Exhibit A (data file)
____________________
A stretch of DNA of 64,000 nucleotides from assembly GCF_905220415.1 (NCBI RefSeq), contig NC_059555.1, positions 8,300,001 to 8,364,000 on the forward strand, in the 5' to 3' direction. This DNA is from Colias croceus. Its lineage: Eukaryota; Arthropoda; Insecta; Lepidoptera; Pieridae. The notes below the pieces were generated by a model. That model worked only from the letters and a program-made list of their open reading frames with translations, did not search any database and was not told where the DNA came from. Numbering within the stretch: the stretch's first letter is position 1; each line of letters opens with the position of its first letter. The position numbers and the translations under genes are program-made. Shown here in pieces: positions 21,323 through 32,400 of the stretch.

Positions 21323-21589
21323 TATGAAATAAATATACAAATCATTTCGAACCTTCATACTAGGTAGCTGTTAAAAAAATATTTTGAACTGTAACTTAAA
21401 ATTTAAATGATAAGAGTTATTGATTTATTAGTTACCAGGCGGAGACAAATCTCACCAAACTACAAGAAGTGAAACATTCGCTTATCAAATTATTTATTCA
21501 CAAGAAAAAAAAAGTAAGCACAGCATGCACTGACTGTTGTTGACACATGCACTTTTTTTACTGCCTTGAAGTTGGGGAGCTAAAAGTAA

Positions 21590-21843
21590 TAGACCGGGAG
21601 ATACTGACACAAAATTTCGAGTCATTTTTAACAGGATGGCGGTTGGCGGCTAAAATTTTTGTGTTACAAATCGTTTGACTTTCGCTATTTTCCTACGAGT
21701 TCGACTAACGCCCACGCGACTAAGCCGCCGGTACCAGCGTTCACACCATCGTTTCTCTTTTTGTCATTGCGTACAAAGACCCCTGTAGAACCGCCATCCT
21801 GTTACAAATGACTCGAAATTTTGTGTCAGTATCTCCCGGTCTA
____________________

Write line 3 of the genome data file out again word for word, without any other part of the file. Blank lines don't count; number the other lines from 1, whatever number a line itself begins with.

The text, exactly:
21323 TATGAAATAAATATACAAATCATTTCGAACCTTCATACTAGGTAGCTGTTAAAAAAATATTTTGAACTGTAACTTAAA